Researchers design first artificial ribosome

Researchers at the University of Illinois at Chicago and Northwestern University have engineered a tethered ribosome that works nearly as well as the authentic cellular component, or organelle, that produces all the proteins and enzymes within the cell. The engineered ribosome may enable the production of new drugs and next-generation biomaterials and lead to a better understanding of how ribosomes function.

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Study finds metal foams capable of shielding X-rays, gamma rays, neutron radiation

metal foam

Research from North Carolina State University shows that lightweight composite metal foams — like the one pictured here — are effective at blocking X-rays, gamma rays and neutron radiation, and are capable of absorbing the energy of high impact collisions. The finding means the metal foams hold promise for use in nuclear safety, space exploration and medical technology applications.
Image credit goes to: Afsaneh Rabiei, North Carolina State University

Research from North Carolina State University shows that lightweight composite metal foams are effective at blocking X-rays, gamma rays and neutron radiation, and are capable of absorbing the energy of high impact collisions. The finding means the metal foams hold promise for use in nuclear safety, space exploration and medical technology applications.

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A new wrinkle: Geometry of brain’s outer surface correlates with genetic heritage

cerebral cortex

In the study, the researchers found that the shape of the cerebral cortex correlates with genetic ancestry. Image credit goes to: UC San Diego

Researchers at the University of California, San Diego and the School of Medicine have found that the three-dimensional shape of the cerebral cortex – the wrinkled outer layer of the brain controlling many functions of thinking and sensation – strongly correlates with ancestral background. The study opens the door to more precise studies of brain anatomy going forward and could eventually lead to more personalized medicine approaches for diagnosing and treating brain diseases.

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Freezing single atoms to absolute zero with microwaves brings quantum technology closer

absolute zero

Physicists at the University of Sussex have found a way of using everyday technology found in kitchen microwaves and mobile telephones to bring quantum physics closer to helping solve enormous scientific problems that the most powerful of today’s supercomputers cannot even begin to embark upon.

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What your clothes may say about you

back to the future clothes

Moving closer to the possibility of “materials that compute” and wearing your computer on your sleeve, researchers at the University of Pittsburgh Swanson School of Engineering have designed a responsive hybrid material that is fueled by an oscillatory chemical reaction and can perform computations based on changes in the environment or movement, and potentially even respond to human vital signs. The material system is sufficiently small and flexible that it could ultimately be integrated into a fabric or introduced as an inset into a shoe.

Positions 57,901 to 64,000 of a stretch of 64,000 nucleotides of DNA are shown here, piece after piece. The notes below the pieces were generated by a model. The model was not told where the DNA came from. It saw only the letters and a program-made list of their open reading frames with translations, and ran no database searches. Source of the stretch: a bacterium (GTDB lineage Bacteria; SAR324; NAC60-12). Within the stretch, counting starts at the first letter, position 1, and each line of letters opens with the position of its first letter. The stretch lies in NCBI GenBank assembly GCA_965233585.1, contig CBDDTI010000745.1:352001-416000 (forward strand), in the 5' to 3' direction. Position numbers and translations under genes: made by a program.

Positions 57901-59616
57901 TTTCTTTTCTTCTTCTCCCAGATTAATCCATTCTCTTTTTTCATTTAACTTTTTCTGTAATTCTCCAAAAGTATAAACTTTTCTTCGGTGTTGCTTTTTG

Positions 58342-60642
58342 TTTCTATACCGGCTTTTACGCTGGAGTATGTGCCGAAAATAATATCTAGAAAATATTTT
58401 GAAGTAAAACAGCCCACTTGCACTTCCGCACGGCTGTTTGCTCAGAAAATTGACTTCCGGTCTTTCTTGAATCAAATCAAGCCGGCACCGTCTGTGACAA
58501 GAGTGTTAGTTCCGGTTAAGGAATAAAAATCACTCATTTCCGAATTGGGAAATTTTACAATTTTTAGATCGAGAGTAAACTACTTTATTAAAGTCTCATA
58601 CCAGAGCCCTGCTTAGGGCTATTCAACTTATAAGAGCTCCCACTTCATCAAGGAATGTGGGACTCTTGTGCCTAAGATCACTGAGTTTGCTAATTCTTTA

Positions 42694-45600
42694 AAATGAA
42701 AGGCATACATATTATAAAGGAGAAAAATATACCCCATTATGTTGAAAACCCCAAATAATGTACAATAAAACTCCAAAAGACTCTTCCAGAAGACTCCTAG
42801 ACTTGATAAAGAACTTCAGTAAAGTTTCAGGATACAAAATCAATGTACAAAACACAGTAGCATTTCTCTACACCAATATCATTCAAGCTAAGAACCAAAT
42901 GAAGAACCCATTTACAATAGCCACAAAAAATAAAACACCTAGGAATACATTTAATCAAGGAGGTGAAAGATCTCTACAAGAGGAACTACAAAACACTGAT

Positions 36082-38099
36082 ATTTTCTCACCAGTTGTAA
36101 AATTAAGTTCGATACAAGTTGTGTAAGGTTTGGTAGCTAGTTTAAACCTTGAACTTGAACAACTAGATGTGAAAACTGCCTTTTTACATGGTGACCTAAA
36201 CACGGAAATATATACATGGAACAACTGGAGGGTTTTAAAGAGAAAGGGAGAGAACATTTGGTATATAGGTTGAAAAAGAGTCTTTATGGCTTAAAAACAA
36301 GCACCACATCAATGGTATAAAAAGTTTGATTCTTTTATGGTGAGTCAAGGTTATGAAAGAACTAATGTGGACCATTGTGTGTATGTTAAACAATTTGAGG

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Cell density remains constant as brain shrinks with age

Brain cell density MRI

Brain cell density remains constant with age among cognitively normal adults. Image credit goes to: Dr. Keith Thulborn

New, ultra-high-field magnetic resonance images (MRI) of the brain by researchers at the University of Illinois at Chicago provide the most detailed images to date to show that while the brain shrinks with age, brain cell density remains constant. The images provide the first evidence that in normal aging, cell density is preserved throughout the brain, not just in specific regions, as previous studies on human brain tissue have shown.

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First functional, synthetic immune organ with controllable antibodies created by engineers

the immune system defends the body

Cornell University engineers have created a functional, synthetic immune organ that produces antibodies and can be controlled in the lab, completely separate from a living organism. The engineered organ has implications for everything from rapid production of immune therapies to new frontiers in cancer or infectious disease research.

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Mind reading: Researchers observe moment a mind is changed

mind reading

Researchers studying how the brain makes decisions have, for the first time, recorded the moment-by-moment fluctuations in brain signals that occur when a monkey making free choices has a change of mind. The findings result from experiments led by electrical engineering Professor Krishna Shenoy, whose Stanford lab focuses on movement control and neural prostheses – such as artificial arms – controlled by the user’s brain.

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‘Virtual virus’ unfolds the flu on a CPU

flu virus

The flu virus can be pretty nasty — it’s quick to evolve — which means yearly flu shots are needed and then it’s only a guess to which strain will be the most prevalent. Well new research aims to change all that, by combining experimental data from X-ray crystallography, NMR spectroscopy, cryoelectron microscopy and lipidomics (the study of cellular lipid networks), researchers have built a complete model of the outer envelope of an influenza A virion for the first time. So would that make it a computer virus, virus?

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A new type of memory storage on the horizon

memory storage

For those of us old enough to remember the days of the Apple II, you know that storage has exponentially increased. Even just 10 years ago 20+ gigs of data seemed huge, now my cellphone has 64 gigs. Yet we still need more data storage and we are looking for new ways to get it. Now a way to use weak molecular bonding interactions to create well-ordered and stable metal–organic monolayers with optoelectronic properties has been found. The development could form the basis for the scalable fabrication of molecular optoelectronic devices.

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Blu-ray solar power

 

bluray

So here’s something you don’t see everyday. Blu-ray disks, you know the stuff we use for video games or DVDs also improve the performance of solar cells—suggesting a second use for unwanted discs—according to new research from Northwestern University. As surprising as this was, there is even better news, we know why they improve performance.